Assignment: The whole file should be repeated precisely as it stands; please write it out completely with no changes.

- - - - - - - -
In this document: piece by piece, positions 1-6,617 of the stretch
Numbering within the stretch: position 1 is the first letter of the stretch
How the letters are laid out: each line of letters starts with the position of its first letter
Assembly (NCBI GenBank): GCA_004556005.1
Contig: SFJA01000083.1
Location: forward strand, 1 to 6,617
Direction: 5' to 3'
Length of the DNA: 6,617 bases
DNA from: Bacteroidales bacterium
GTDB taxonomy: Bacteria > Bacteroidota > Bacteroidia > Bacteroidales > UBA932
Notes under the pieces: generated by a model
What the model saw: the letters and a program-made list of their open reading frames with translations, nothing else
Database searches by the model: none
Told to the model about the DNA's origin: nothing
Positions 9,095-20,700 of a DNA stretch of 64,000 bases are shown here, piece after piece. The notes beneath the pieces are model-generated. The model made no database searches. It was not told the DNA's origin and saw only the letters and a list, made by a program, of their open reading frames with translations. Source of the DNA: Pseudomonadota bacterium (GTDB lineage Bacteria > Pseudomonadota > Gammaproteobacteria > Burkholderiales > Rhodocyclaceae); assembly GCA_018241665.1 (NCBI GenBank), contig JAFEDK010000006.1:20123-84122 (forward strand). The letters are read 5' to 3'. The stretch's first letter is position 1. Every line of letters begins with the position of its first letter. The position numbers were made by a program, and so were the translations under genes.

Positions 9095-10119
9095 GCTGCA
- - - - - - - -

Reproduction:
In this document: piece by piece, positions 1-6,617 of the stretch
Numbering within the stretch: position 1 is the first letter of the stretch
How the letters are laid out: each line of letters starts with the position of its first letter
Assembly (NCBI GenBank): GCA_004556005.1
Contig: SFJA01000083.1
Location: forward strand, 1 to 6,617
Direction: 5' to 3'
Length of the DNA: 6,617 bases
DNA from: Bacteroidales bacterium
GTDB taxonomy: Bacteria > Bacteroidota > Bacteroidia > Bacteroidales > UBA932
Notes under the pieces: generated by a model
What the model saw: the letters and a program-made list of their open reading frames with translations, nothing else
Database searches by the model: none
Told to the model about the DNA's origin: nothing
Positions 9,095-20,700 of a DNA stretch of 64,000 bases are shown here, piece after piece. The notes beneath the pieces are model-generated. The model made no database searches. It was not told the DNA's origin and saw only the letters and a list, made by a program, of their open reading frames with translations. Source of the DNA: Pseudomonadota bacterium (GTDB lineage Bacteria > Pseudomonadota > Gammaproteobacteria > Burkholderiales > Rhodocyclaceae); assembly GCA_018241665.1 (NCBI GenBank), contig JAFEDK010000006.1:20123-84122 (forward strand). The letters are read 5' to 3'. The stretch's first letter is position 1. Every line of letters begins with the position of its first letter. The position numbers were made by a program, and so were the translations under genes.

Positions 9095-10119
9095 GCTGCA